Entrepreneur of the Year 2014: Business-to-consumer finalists

Charles Chang | BCBusiness

Charles Chang (WINNER)
President and founder, Sequel Naturals Ltd. (DBA Vega)

Like many startup stories before his, Charles Chang’s tale begins in a basement with a shoestring budget of his own savings and an idea that could disrupt an industry. Chang launched Sequel Naturals in 2001, first selling health supplements, and then plant-based nutritional shakes. The second—and business-defining—chapter for his company came in 2003 after meeting vegan endurance athlete Brendan Brazier, with whom he collaborated to launch Brazier’s formula for a whole-food nutritional shake, which became the foundation of the Vega brand. “If you think about what Vega stands for today—being plant-based, gluten-free, soy-free, dairy-free—12 years ago, no one even talked about those things,” says Chang. “It’s actually quite visionary.”

Over the course of 13 years, drawing on the skills he developed in his previous role as vice-president of sales and marketing for Great Little Box Company, Chang has grown his company from a single-product distributor to a formulator and marketer of health and sport performance products sold in more than 5,000 retail locations throughout North America. In 2013, Vega saw annual revenues of $33 million in the U.S. and $39.2 million in Canada, and international expansion plans mean the bottom line is only poised to grow. “We want Vega to be an iconic brand,” says Chang.

Impressive sales numbers and growth opportunities aside, Chang says he measures Vega’s success based on a triple bottom line: people, performance and planet. Having expanded Vega’s distribution to include mainstream mass retailers such as London Drugs, Loblaws and Overwaitea, Chang has now shifted his focus to building a team that can run the company without him. “I went from always wanting to be the best at everything to wanting to make sure that I had the best people for everything,” he says.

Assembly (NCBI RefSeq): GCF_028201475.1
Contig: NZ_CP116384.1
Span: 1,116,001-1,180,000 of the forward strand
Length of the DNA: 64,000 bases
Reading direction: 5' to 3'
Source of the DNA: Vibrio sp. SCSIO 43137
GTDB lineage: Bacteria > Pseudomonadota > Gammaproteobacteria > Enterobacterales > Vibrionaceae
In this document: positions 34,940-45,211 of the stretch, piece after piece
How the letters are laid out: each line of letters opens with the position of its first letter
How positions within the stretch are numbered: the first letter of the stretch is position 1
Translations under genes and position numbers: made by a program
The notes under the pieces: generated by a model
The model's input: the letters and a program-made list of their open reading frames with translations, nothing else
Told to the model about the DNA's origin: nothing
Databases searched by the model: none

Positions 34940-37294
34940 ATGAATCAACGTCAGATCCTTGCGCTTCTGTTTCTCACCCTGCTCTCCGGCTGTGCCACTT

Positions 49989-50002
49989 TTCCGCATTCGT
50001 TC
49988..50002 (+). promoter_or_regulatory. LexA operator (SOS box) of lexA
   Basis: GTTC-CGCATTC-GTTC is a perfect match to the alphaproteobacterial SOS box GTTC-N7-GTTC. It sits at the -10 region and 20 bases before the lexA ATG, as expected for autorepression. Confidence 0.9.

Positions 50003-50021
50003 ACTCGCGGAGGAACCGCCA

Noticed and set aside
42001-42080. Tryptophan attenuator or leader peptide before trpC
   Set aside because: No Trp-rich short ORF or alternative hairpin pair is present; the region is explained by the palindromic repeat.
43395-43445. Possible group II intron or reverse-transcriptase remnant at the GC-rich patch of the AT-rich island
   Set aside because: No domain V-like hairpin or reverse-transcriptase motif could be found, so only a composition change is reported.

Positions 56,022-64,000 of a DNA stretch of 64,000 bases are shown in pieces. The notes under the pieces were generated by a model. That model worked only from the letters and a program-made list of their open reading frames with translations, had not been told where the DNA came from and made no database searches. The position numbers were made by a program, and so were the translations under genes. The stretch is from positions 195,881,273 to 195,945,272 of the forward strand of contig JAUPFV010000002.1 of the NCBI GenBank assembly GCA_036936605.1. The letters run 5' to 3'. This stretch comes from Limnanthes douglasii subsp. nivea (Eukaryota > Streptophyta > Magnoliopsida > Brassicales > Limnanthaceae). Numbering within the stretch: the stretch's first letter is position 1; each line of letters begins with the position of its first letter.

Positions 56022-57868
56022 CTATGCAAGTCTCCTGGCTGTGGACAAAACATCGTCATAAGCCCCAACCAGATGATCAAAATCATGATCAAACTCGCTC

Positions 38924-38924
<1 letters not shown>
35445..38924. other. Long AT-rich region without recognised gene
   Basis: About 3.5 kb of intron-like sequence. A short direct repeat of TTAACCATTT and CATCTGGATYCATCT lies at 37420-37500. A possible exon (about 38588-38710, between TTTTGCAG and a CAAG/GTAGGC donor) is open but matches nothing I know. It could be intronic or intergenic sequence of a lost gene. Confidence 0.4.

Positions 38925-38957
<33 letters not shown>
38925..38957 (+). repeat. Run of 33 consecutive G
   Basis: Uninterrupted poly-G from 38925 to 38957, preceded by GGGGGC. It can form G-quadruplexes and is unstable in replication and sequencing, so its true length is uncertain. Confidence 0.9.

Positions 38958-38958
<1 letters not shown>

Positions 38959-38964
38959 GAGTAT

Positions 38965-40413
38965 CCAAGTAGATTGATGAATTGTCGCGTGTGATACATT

Natacha Beim (FINALIST)

Founder and CEO, CEFA Early Learning

When teacher Natacha Beim couldn’t find any early childhood education schools in Canada that were on par with the ones she had taught at in Europe, Asia and South America, she decided to develop her own curriculum and open a school in West Vancouver in 1998. After the success and popularity of her first school, Beim jokes that she was “coerced” by parents and CEFA teachers into expanding, explaining that going from one location to a 15-school franchise bringing in $15 million in annual revenue was never part of the plan. “I never saw myself as a business person. I even resisted the term,” she says, adding that her biggest challenge has been developing her financial acumen. But her ambitious plans for the future—establishing 100 more schools across B.C., Alberta and Ontario in the next five years—suggest that she’s warmed up to the entrepreneurial side of education.

Brad, Mike + Mitch Trotman (FINALISTS)
Vice-president; president and CEO; vice-president, Trotman Automotive Group

After taking over his father’s Langley Chrysler dealership in 1996, Mike Trotman—aged 24 and fresh out of a UBC commerce degree—quickly realized that the reigning paradigm in the car business was broken and set out to change it. “We met up with a lot of pushback, a lot of turbulence and learned very early that people didn’t like change,” says the eldest of the three Trotman sons, each with a part in the business, about investing in culture, team building and focusing on the process rather than the results. Brothers Mitch and Brad joined the business in the mid- and late-’90s, respectively, after completing their degrees, and together the trio has weathered economic storms and auto industry crises to grow their operation to seven dealerships across B.C., with an eighth acquisition coming aboard this fall.